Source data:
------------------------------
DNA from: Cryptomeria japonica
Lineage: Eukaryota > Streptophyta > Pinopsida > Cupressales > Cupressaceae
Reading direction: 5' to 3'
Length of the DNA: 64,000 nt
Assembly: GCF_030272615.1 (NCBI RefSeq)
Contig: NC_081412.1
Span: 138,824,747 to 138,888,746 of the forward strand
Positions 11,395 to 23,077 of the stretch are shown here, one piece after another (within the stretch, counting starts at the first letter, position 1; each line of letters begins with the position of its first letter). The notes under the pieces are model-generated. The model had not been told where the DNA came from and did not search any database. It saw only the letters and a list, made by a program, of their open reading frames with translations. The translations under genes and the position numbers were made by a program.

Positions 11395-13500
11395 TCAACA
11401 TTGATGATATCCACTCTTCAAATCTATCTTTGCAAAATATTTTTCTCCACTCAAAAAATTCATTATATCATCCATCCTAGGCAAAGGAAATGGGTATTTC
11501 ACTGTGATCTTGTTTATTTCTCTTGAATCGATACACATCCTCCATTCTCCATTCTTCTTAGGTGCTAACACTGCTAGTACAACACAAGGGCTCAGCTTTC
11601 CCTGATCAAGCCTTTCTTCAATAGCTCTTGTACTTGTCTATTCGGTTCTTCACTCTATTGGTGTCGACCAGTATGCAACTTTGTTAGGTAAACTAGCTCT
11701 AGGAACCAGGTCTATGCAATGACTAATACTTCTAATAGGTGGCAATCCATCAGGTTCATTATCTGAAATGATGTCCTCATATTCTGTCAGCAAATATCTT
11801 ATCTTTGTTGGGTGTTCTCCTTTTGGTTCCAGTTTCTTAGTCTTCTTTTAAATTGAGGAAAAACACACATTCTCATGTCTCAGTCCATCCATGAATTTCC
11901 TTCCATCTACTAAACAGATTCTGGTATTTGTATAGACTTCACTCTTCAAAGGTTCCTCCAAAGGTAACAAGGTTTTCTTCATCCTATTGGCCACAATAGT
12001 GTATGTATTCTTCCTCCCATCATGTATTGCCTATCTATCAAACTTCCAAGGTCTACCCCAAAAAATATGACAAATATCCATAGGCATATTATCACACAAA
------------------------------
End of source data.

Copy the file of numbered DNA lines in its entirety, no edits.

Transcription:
DNA from: Cryptomeria japonica
Lineage: Eukaryota > Streptophyta > Pinopsida > Cupressales > Cupressaceae
Reading direction: 5' to 3'
Length of the DNA: 64,000 nt
Assembly: GCF_030272615.1 (NCBI RefSeq)
Contig: NC_081412.1
Span: 138,824,747 to 138,888,746 of the forward strand
Positions 11,395 to 23,077 of the stretch are shown here, one piece after another (within the stretch, counting starts at the first letter, position 1; each line of letters begins with the position of its first letter). The notes under the pieces are model-generated. The model had not been told where the DNA came from and did not search any database. It saw only the letters and a list, made by a program, of their open reading frames with translations. The translations under genes and the position numbers were made by a program.

Positions 11395-13500
11395 TCAACA
11401 TTGATGATATCCACTCTTCAAATCTATCTTTGCAAAATATTTTTCTCCACTCAAAAAATTCATTATATCATCCATCCTAGGCAAAGGAAATGGGTATTTC
11501 ACTGTGATCTTGTTTATTTCTCTTGAATCGATACACATCCTCCATTCTCCATTCTTCTTAGGTGCTAACACTGCTAGTACAACACAAGGGCTCAGCTTTC
11601 CCTGATCAAGCCTTTCTTCAATAGCTCTTGTACTTGTCTATTCGGTTCTTCACTCTATTGGTGTCGACCAGTATGCAACTTTGTTAGGTAAACTAGCTCT
11701 AGGAACCAGGTCTATGCAATGACTAATACTTCTAATAGGTGGCAATCCATCAGGTTCATTATCTGAAATGATGTCCTCATATTCTGTCAGCAAATATCTT
11801 ATCTTTGTTGGGTGTTCTCCTTTTGGTTCCAGTTTCTTAGTCTTCTTTTAAATTGAGGAAAAACACACATTCTCATGTCTCAGTCCATCCATGAATTTCC
11901 TTCCATCTACTAAACAGATTCTGGTATTTGTATAGACTTCACTCTTCAAAGGTTCCTCCAAAGGTAACAAGGTTTTCTTCATCCTATTGGCCACAATAGT
12001 GTATGTATTCTTCCTCCCATCATGTATTGCCTATCTATCAAACTTCCAAGGTCTACCCCAAAAAATATGACAAATATCCATAGGCATATTATCACACAAA